7 responses to “What do we tell the children? Autism in a Jewish Family”
Deborah Greene June 17th, 2010 at 18:32
Thank you for sharing this posting from my blog. Yael is an exceptional young lady and we have learned so much from her in her 11 years. Along with embracing her autism, she fully embraces & celebrates her Judaism. She has a strong sense of faith and upon receiving her own Tanakh this year, began studying the weekly portions with her dad.
I believe that the Jewish community must move beyond a Disabilities Awareness Month, and begin to see that those who live with disabilities desire acceptance & inclusion each and every day of the year. We must help our communities to open their hearts, their doors & their minds throughout the year to those who are differently-abled. I hope the awareness this blog brings, will help to do that in some small way. That is why I write it.
Just a note: The caption~ The summer we told Yael about her autism. Her sister Leora by her side~appeared as a caption under the picture at the top of this post.
Wow, so poignant and powerful. I am inspired by Yael and by the caring and thoughtfulness of her parents.
We didn’t have a name for my brother’s Asperger’s when he was young. Much frustration and pain. Now he is in his 30′s and understands and is still amazing in his own way.
I will be cross posting this on my own blog soon.
Jill Berman June 19th, 2010 at 13:52
Thanks you for a beautiful article. Are you still in the NY area? Are you ever in DC? The Special Needs Committee at the JCCNV is very active, and always looking for knowledge and further ways we can help our community. We would love to have you speak to/with us.
Thanks for this very moving post. We went through a similar experience with our son, though he was a few years younger. We read him a book about Asperger’s Syndrome and let him come slowly to the realization that he resembled the child in the book.
We talk about it in terms of challenges and blessings – “There are some things that you’ll have to work harder at, like making friends and expressing your feelings. And there are some things that will come more easily to you than to your friends, like music and math.” We have found that even for our 6 year old, giving a name to his difficulties helps him to understand why he is the way he is, and be better equipped to succeed.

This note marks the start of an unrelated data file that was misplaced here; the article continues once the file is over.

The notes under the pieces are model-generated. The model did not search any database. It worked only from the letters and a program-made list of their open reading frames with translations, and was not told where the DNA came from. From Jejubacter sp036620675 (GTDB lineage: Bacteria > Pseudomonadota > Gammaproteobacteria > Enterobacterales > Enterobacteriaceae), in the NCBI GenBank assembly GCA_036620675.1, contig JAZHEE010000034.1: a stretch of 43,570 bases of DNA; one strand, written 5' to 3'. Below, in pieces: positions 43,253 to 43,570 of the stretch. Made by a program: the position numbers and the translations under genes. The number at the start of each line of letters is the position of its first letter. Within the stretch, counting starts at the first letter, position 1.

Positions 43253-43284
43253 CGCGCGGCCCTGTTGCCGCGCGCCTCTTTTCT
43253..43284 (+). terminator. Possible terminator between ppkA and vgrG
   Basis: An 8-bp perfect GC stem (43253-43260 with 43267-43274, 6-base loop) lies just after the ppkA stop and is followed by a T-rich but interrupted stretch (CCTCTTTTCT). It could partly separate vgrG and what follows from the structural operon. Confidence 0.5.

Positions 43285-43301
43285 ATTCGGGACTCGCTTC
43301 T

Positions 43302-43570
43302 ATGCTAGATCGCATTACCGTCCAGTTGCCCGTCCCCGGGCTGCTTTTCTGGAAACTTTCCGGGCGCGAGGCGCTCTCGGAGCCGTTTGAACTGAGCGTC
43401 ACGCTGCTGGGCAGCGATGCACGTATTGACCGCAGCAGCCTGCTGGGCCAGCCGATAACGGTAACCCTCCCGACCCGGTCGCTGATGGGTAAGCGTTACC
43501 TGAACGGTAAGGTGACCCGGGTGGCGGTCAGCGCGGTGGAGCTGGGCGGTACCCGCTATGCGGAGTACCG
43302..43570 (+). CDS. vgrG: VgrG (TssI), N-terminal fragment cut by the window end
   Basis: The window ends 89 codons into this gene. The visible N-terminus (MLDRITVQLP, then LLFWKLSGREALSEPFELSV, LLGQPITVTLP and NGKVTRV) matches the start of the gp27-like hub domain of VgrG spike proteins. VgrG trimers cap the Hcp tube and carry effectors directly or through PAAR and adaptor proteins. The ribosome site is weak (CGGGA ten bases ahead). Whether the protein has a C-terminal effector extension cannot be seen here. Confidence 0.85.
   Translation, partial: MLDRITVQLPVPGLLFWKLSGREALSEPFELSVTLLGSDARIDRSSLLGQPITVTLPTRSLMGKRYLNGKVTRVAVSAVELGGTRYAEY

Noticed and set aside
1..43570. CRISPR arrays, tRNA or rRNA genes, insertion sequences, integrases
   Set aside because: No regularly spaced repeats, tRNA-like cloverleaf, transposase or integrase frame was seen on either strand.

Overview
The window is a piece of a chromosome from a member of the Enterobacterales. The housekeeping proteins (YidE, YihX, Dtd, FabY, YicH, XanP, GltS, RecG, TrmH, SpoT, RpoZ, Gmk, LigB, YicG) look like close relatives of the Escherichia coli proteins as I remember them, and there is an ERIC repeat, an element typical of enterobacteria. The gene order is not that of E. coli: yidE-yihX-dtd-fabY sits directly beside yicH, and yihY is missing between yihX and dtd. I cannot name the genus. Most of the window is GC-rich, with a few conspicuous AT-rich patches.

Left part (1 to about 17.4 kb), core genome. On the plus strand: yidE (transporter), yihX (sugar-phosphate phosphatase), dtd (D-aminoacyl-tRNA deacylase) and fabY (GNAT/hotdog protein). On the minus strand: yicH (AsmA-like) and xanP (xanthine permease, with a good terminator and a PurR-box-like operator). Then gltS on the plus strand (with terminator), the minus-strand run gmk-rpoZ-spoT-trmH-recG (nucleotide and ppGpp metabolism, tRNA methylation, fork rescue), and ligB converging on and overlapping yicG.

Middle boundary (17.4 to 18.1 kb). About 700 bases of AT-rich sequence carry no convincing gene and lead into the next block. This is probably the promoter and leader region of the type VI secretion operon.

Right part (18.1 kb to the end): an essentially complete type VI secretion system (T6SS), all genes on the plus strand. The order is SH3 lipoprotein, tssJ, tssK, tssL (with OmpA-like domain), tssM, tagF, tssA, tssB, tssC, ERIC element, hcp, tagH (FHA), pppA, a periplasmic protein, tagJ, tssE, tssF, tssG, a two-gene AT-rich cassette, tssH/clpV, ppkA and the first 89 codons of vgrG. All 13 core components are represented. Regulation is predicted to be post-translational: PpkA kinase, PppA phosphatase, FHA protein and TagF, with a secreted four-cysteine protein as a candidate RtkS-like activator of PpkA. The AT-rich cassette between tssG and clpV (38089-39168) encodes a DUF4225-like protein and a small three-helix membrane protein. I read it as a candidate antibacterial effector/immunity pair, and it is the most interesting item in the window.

Thank you all for your kind words and for sharing your own experiences. Puzzled is a new blog, but the feedback that I have gotten in just the short time that I have been writing it, makes me feel that sharing our story is an important & worthwhile task. I will continue to share Yael’s journey and I hope that you will continue to share in it with me and my family.
Jill, I am not in the New York area anymore, and have not gotten to D.C. in years. We live in Atlanta now. I am however always happy to speak by phone if you feel that I have something to offer. Puzzled is a new venture, but I have been advocating for my daughter for 8 years now. I am also a trained educator, with a Master’s degree in Special Education so I bring the perspective of a parent & an educator to my writing. As well, I believe that our Jewish faith plays a strong role in our family life, and therefore is an intergral part of our family’s puzzle.
I realized that I forgot to share my contact information with you. You can reach me at firstname.lastname@example.org . I also have a FB community page devoted to Puzzled. It can be found at “Puzzled: Raising a Child With Autism & Other Pieces of Family Life.” Thank you.
Parents can pass on autism-related gene without necessarily showing symptoms of autism themselves.